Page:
‘Tis the day of innocent trick-or-treaters, candy corn, bobbing for apples, ghosts, witches, and malevolent creatures that will treat your children as hors d’oeuvres before they come to eviscerate you. Yep, it’s Halloween, and time for a short story of the supernatural. This year’s tale, submitted for your approval, is Death and Professor Appleton, and because it starts off in a cemetery, you know it’s going to be a grave tale.
This is the third Halloween horror story to appear on the blog. Its predecessors, On Huckman Causeway (2012) and Dead Cellphone (2013), are still up and available for your reading pleasure, if reading this sort of story is a pleasure to you.
Those of you looking for this week’s chapter of Prophecies and Penalties, my serial about a murder investigation on a rather unusual Vermont religious commune: don’t worry. You’re in the right place, but I posted the chapter a day early. You can go to the chapter directly or via the blog post introducing it.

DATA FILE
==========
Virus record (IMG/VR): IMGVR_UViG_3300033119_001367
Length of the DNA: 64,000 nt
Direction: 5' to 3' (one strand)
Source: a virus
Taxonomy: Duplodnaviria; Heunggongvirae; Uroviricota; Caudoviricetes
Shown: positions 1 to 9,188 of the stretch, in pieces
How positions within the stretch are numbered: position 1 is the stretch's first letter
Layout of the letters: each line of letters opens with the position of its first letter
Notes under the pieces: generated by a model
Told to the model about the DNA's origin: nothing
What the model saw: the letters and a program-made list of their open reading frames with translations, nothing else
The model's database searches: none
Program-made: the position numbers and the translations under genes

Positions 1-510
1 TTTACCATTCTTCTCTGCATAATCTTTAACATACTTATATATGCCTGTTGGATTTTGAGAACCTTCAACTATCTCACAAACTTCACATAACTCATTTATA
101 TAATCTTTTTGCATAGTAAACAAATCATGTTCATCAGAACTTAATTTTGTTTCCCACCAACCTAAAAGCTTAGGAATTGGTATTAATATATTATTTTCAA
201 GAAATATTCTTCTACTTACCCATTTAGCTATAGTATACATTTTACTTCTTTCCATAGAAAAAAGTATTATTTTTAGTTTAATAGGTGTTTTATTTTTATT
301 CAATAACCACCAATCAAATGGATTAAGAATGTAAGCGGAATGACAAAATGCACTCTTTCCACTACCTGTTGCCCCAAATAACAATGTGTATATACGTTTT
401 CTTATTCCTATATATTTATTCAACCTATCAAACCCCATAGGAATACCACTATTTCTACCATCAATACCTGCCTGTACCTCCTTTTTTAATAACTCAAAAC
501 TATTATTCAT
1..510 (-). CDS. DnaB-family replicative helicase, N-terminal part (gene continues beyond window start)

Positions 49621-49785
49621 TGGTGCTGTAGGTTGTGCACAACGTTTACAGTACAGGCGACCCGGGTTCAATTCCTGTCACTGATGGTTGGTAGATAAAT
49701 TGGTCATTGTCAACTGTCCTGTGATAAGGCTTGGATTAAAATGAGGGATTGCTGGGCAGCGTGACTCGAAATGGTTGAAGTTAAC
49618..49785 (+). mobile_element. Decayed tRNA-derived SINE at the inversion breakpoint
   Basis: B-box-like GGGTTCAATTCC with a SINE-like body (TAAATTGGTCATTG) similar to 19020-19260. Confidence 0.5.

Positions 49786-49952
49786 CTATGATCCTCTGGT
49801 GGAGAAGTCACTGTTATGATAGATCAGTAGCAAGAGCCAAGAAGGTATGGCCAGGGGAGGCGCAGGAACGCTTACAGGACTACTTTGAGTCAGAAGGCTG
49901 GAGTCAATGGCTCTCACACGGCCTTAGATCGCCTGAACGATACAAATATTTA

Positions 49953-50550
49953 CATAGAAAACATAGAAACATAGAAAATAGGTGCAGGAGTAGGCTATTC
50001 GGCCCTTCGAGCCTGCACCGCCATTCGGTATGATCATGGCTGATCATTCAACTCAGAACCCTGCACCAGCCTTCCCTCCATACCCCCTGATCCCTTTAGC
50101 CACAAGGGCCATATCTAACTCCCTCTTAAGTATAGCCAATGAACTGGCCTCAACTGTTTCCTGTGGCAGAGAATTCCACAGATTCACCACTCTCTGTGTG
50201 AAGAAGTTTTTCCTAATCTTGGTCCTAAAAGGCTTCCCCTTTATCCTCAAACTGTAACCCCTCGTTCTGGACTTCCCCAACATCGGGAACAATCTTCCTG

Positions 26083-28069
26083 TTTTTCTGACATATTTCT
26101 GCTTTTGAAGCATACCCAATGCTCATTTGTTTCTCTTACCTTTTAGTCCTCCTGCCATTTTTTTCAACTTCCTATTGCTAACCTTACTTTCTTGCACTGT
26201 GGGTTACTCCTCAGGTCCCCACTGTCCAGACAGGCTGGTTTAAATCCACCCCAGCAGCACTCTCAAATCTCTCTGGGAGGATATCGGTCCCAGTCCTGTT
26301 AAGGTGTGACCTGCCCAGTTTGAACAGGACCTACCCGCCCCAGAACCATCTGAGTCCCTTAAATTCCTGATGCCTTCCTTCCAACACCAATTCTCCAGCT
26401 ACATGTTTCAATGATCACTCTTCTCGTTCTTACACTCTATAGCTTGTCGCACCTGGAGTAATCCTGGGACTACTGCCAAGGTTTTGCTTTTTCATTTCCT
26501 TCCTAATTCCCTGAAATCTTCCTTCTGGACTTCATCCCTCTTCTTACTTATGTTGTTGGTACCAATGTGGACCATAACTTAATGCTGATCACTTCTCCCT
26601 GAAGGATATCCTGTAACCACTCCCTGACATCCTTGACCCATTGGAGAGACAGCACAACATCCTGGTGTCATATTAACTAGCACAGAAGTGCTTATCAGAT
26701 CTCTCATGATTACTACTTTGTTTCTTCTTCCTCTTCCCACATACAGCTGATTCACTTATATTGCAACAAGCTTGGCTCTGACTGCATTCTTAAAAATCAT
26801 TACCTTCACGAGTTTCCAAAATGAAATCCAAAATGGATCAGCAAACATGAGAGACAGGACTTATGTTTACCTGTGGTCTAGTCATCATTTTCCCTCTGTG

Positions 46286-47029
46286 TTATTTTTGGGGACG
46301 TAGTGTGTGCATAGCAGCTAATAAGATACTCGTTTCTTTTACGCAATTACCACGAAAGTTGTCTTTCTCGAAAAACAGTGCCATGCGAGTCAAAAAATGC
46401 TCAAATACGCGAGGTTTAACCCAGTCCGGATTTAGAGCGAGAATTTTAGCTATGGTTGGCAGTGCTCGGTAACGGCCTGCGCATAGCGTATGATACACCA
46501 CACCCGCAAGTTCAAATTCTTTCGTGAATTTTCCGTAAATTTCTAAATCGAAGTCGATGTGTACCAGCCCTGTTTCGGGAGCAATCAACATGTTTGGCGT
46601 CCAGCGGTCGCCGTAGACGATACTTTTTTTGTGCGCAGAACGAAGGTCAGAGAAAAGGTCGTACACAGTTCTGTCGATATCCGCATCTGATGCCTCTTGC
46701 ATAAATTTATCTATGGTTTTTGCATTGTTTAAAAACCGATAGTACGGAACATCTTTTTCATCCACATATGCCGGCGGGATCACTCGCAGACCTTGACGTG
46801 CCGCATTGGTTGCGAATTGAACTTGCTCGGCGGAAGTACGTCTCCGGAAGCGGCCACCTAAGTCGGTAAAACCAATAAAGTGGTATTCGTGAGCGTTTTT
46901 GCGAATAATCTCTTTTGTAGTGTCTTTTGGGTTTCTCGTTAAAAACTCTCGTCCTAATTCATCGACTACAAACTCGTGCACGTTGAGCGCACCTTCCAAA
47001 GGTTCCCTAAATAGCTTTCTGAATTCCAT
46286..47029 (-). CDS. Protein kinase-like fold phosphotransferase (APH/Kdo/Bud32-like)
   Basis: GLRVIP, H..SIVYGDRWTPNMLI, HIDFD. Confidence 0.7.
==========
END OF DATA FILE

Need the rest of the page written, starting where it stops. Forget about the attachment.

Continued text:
And, finally, one of my other Halloween traditions is to sit down with a story of supernatural that qualifies as a “moldy oldy:” a long-forgotten story that deserves a second look. This year’s is going to be a collection of short stories, Tales of the Uneasy (1911) by Violet Hunt (1862-1942). I’ll have a post up about it in a few days. If you’re looking for something to read now, then I can refer you to my very recent reviews of two recent collections of short stories by late 19th century/early 20th century authors Vernon Lee and Gertrude Atherton, or past moldy oldy reviews of novels by William Hope Hodgson and F. Marion Crawford.